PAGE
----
Ten Word or Less Review: A big, thunderous effort for a mostly silly movie.
Every time Martin Scorsese steps behind a camera, something legendary is supposed to unfold. The man is supposed to weave masterpieces the way old ladies knit socks. The power of his monumental works looms over everything he does and has for years, so to see the man indulging in something as ultimately nonsensical as “Shutter Island” is a little odd, but not necessarily bad. “Shutter Island” is a lavish lark of film making from a master level cinematic genius out to goof off and indulge in his most uninhibited instincts. It may not be unique or groundbreaking, but its got a vitality and unrelentingness that most movies never dream of achieving.
Set during the early 1950’s, “Island” stars Leonardo DiCaprio, Scorsese’s go to guy of the past decade, as a federal marshal investigating the impossible disappearance of an inmate from a foreboding insane asylum. The solitary institution houses only the most criminally insane lunatics and keeps them under stringent lock and key. The disappearance of a female inmate from the facility points to conspiracy and cover up and so on and so forth. There’s not much point covering all the ins and outs because any astute viewer will be onto the movie’s tangled gimmicks pretty quickly. “Shutter Island” is twisty/trickery cinema and it makes no bones about it. Nothing will be as it seems, but in this case, everything sort of is. The larger points to consider with movies like “Island” are ‘Does the movie make any sense on its own terms?’ and ‘Does the film jerk us around with too many twists for twist sake?’ The answers are ‘sort of’ and ‘mercifully not.’ I say ‘sort of’ because while it makes sense on its own terms, the film culminates in what are extremely loopy explanations for itself. The entire movie proves to be ridiculous, but if you can accept the ludicrous nature of it, you might have a grand old time. I say ‘mercifully not’ because there’s nothing quite as annoying as a movie twist that doesn’t know when to stop twisting. Eventually you can wind up with a piece of barb wire cutting into your wrist.
The fun comes because Scorsese is not playing subtle games or out to impress critics with sensitivity or well groomed panache. “Shutter Island” hammers the audience with a pulverizing film score, thunderous sound effects, a few spook cuts, nightmare inspired visuals, but it’s not a horror show, it merely acts like one from time to time. Scorsese unfurls his creation as a type of escalating fever dreamscape that might make David Lynch a little envious if he felt such things. I doubt he does. Scorsese’s at his flashiest and attention getting best here and things are likely better for that. A more down to Earth craftsman would likely have played the material too straight or close to the chest, refusing to acknowledge the exaggerated and purple nature of the tale at hand. Scorsese clearly knows how sensational all of this is at its core and has in turn decided to indulge whatever rampant instinct comes to him. “Island” is routinely gripping and lurid, edging so close to spinning out of control, but never quite does. Its ending may seem a bit ham-fisted and on the nose, but it works on the whole.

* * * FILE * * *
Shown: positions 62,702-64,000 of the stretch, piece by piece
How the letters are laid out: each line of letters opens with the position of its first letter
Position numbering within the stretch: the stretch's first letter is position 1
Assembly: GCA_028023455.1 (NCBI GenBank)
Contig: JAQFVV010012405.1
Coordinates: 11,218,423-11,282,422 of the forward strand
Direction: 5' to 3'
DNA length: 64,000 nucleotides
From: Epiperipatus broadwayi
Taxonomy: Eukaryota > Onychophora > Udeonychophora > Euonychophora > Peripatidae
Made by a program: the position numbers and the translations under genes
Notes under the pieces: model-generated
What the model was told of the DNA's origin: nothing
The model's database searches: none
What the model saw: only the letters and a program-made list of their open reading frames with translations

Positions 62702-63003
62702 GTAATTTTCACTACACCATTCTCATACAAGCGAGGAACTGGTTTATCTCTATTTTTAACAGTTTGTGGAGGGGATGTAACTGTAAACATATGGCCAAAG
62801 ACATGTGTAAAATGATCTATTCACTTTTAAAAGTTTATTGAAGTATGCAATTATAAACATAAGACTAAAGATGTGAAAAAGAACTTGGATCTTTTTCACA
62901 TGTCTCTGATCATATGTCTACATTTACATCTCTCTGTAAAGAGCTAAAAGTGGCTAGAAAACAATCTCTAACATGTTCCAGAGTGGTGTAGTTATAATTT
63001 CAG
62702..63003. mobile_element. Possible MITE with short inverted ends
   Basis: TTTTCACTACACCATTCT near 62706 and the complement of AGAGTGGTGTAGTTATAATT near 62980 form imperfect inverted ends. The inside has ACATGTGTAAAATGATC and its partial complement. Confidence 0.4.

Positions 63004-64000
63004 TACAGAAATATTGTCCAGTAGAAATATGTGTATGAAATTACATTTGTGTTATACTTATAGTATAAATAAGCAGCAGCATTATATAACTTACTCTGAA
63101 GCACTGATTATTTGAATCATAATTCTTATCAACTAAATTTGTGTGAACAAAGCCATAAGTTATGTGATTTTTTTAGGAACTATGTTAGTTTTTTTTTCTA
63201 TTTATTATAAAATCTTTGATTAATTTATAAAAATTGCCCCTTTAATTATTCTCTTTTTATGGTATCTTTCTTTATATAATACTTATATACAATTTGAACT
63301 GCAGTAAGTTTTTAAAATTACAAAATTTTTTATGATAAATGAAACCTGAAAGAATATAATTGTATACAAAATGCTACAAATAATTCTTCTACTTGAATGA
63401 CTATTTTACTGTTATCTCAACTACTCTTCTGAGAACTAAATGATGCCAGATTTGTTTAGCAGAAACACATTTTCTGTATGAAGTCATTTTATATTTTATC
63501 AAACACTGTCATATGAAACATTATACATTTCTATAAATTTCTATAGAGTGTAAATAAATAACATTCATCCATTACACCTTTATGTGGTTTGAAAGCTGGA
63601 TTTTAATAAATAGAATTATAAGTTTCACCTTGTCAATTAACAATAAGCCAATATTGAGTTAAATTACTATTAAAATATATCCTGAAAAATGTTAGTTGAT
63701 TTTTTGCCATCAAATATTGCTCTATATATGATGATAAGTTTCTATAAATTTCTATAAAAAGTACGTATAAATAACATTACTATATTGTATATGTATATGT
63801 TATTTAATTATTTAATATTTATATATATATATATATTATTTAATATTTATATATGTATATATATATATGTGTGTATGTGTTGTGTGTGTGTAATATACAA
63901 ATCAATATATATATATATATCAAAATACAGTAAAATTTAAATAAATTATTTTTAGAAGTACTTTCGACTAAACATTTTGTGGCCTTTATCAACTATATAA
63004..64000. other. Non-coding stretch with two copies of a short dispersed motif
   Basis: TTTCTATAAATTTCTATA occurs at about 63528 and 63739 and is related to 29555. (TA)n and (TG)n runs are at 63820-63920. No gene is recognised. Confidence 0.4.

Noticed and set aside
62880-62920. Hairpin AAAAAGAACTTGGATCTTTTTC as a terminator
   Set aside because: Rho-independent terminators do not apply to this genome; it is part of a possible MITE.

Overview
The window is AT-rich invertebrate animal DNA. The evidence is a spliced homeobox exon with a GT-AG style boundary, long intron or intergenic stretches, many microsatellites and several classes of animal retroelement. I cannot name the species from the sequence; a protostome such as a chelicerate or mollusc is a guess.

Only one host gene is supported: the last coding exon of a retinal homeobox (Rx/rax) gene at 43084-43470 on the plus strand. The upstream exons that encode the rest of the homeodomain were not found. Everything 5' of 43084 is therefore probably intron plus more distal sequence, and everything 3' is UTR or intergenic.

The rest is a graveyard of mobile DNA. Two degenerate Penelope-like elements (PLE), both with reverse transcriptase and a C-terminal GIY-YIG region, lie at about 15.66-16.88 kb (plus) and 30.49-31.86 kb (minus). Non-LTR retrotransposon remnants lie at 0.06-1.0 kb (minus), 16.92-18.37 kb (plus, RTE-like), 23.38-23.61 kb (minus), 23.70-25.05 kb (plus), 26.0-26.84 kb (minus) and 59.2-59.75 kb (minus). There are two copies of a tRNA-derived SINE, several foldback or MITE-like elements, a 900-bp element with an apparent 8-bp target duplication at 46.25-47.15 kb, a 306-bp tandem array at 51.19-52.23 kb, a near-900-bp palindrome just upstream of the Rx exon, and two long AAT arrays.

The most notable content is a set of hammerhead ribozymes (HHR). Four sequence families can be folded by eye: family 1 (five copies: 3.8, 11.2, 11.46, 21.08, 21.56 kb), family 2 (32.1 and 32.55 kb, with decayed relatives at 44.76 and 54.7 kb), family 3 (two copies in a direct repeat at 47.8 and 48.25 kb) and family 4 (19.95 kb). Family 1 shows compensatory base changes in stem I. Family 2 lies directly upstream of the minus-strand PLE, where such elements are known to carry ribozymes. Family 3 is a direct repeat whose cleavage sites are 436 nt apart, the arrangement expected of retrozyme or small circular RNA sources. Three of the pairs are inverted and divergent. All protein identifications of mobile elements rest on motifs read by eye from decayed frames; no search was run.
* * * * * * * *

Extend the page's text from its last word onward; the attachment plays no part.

As for the cast, DiCaprio has become a more comfortable fit for Scorsese’s work as time as gone on. He’s gradually shed that problem of looking like a man boy in Scorsese’s world of dangerous, tight fisted men. He isn’t overshadowed or knocked off the screen by any of his amply talented co-stars. “Shutter Island” may be raucous and preposterous but it attracted a who’s who of top tier actors. Mark Ruffalo, Ben Kingley, Max Von Sydow, Michelle Williams, Elias Koteas and rediscovered Jack Earl Haley all do excellent work in parts that range from expository to fleeting in nature. The fact that they still stand out against the director’s nearly hysterical style says a lot for them.
The book on Scorsese has been written by this point, everything from here on out is just one more chapter to consider in his God-like body of work. Critically, “Shutter Island” will probably not see a lot of talk or appreciation whenever this book comes to a close. It’s goofy, bombastic, asinine and kind of nuts, none of which are endearing qualities in the world of film critiquing. But it will likely be one of his most popular films over time because despite all the inherent drawbacks and histrionics that make it up, the sheer watchability of it is hard to argue with.
Related to: Identity, Vanilla Sky, The Others